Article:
This paper determines if manipulating the order and type of practice would affect the outcome of training for both young and older adults. As a results, the data indicates that having performed the task at all provided some benefit in terms of reaction time. The subjects were able to acquire the skill of performing the task in the first version. They performed and this skill acquisition aided their subsequent performance. In addition, the benefits of prior practice were longer lasting for older adults relative to young adults.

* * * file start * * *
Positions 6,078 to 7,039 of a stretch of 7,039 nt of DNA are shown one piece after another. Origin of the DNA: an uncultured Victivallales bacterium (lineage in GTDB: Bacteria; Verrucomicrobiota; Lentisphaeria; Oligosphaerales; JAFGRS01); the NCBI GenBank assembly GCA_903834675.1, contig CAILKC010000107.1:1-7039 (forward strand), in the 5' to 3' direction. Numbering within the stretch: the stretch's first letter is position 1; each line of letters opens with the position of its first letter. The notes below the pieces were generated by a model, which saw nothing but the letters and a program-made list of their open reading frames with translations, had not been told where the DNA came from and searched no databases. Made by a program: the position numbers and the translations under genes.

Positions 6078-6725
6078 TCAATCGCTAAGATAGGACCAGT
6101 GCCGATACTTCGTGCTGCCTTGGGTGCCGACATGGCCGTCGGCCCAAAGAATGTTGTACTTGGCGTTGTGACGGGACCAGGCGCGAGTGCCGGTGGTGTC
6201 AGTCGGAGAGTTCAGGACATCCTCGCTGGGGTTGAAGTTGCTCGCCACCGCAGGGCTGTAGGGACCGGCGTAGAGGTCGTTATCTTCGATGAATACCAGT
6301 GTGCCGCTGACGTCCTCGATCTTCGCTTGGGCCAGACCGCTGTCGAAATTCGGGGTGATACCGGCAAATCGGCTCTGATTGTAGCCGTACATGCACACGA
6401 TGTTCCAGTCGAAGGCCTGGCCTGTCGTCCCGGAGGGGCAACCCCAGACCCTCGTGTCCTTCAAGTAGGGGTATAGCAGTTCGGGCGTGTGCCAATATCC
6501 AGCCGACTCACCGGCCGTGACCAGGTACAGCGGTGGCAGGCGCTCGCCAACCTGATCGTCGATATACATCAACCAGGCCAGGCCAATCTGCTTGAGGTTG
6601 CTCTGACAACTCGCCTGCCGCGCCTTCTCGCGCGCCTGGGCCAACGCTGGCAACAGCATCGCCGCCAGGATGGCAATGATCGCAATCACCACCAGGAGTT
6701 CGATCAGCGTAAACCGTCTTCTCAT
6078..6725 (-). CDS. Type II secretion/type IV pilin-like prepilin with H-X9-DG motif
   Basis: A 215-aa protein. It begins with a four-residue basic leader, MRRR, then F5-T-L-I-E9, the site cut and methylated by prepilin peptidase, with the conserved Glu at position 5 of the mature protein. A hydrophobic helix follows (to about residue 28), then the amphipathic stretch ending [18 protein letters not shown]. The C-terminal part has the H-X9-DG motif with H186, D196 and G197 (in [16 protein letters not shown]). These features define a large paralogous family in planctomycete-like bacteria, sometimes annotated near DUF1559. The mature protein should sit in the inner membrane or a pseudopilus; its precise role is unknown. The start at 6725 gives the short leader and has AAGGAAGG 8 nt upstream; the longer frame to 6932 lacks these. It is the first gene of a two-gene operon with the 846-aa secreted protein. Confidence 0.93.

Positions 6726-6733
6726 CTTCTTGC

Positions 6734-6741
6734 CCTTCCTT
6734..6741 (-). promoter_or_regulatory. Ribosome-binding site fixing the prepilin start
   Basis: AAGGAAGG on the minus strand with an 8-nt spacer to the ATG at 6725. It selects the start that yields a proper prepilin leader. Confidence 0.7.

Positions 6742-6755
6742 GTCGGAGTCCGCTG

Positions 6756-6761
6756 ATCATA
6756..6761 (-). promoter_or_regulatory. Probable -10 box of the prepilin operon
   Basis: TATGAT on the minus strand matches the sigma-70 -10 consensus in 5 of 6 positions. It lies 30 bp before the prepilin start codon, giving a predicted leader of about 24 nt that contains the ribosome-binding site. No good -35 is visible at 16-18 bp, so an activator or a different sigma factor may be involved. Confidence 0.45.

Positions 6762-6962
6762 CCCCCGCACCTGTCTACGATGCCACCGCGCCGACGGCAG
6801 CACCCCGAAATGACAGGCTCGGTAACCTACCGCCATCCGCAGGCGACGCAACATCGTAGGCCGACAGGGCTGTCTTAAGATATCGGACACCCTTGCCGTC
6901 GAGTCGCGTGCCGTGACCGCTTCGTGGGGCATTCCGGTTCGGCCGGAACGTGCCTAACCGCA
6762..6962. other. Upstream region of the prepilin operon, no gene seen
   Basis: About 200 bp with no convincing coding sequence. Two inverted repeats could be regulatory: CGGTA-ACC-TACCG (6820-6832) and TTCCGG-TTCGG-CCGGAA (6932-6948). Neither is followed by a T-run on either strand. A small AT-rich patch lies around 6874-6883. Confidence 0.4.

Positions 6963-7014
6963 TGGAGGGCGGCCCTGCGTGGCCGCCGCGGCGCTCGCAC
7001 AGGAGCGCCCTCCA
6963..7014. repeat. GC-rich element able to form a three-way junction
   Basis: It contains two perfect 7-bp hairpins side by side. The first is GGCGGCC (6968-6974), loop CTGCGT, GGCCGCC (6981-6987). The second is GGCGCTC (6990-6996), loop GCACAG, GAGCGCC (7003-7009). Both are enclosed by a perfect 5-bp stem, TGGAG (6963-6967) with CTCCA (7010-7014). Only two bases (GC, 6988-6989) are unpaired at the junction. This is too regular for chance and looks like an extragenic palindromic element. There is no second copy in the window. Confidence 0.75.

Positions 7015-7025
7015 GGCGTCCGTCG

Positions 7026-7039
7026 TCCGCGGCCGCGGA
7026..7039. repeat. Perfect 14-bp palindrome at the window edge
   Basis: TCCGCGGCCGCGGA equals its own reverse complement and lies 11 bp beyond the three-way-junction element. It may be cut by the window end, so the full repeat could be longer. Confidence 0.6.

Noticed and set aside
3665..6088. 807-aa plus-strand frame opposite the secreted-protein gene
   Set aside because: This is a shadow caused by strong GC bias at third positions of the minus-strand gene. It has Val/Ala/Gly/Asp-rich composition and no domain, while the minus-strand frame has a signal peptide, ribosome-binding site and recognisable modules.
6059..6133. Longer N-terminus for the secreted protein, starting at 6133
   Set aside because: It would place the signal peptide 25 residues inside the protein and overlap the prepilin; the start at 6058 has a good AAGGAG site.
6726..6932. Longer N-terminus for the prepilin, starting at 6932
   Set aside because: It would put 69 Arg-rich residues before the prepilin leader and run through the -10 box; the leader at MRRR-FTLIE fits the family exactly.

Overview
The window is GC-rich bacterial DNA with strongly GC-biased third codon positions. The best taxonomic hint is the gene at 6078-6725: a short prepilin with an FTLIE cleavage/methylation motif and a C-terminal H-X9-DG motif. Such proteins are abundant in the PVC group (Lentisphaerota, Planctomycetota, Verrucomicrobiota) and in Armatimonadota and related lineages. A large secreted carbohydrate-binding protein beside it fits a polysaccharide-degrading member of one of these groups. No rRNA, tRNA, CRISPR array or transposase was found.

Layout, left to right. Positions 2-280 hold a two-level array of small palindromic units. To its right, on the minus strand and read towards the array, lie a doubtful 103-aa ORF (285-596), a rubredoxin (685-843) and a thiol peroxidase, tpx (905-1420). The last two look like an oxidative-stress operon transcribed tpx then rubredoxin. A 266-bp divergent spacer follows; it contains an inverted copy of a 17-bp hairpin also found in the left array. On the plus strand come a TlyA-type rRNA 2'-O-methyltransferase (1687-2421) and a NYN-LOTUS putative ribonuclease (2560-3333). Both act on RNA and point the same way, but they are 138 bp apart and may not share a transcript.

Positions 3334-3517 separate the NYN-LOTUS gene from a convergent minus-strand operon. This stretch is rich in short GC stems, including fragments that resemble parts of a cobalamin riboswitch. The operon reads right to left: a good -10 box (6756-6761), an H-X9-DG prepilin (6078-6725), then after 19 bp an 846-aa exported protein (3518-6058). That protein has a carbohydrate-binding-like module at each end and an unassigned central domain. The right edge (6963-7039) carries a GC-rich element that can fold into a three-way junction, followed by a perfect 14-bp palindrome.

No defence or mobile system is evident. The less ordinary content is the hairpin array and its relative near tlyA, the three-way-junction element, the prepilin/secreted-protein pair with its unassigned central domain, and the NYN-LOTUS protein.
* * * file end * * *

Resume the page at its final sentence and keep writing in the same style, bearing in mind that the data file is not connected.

|Original language||English (US)|
|Number of pages||5|
|Journal||Proceedings of the Human Factors and Ergonomics Society|
|State||Published - 1994|
ASJC Scopus subject areas
- Industrial and Manufacturing Engineering